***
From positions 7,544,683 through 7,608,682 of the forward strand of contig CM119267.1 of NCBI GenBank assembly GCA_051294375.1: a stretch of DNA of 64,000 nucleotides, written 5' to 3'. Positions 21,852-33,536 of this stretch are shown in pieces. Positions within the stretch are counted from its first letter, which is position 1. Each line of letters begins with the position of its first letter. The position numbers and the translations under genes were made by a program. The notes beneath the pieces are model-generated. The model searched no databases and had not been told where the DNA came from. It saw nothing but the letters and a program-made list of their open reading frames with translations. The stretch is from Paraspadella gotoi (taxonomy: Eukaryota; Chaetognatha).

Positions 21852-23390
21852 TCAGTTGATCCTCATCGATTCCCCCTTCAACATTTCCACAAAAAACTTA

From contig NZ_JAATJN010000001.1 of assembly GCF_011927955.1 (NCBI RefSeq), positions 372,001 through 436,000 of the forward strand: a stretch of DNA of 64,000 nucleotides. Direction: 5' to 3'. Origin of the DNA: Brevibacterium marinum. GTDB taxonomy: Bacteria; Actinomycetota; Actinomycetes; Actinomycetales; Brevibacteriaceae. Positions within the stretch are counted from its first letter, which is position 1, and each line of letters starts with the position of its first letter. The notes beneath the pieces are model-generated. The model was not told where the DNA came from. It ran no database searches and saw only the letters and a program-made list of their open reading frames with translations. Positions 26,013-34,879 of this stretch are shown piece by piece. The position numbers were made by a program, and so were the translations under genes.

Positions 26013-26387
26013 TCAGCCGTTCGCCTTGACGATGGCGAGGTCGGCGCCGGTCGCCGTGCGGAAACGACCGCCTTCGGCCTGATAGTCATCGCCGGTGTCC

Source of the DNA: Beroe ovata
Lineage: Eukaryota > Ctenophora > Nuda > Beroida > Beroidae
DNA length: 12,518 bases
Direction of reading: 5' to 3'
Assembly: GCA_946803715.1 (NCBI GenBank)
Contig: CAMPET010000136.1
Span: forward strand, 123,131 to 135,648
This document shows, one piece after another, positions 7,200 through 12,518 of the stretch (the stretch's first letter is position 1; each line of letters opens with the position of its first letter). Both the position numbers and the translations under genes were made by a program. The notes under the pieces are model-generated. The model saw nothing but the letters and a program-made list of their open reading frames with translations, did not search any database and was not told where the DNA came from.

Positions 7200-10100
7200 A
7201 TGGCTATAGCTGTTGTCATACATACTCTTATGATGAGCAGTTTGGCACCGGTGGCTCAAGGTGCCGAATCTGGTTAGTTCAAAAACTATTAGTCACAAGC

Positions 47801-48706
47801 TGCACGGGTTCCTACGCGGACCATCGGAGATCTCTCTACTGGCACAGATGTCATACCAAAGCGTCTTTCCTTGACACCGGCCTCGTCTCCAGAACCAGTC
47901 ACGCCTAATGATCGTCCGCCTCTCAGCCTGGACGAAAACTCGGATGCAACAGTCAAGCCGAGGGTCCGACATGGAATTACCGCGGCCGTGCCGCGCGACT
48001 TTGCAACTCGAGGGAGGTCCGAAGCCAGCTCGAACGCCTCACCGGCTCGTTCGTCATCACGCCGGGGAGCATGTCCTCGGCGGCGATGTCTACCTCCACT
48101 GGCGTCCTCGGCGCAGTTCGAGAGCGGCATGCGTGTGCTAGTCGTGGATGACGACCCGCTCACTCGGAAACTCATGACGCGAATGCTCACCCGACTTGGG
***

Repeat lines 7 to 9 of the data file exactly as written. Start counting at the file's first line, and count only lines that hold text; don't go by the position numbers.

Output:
Source of the DNA: Beroe ovata
Lineage: Eukaryota > Ctenophora > Nuda > Beroida > Beroidae
DNA length: 12,518 bases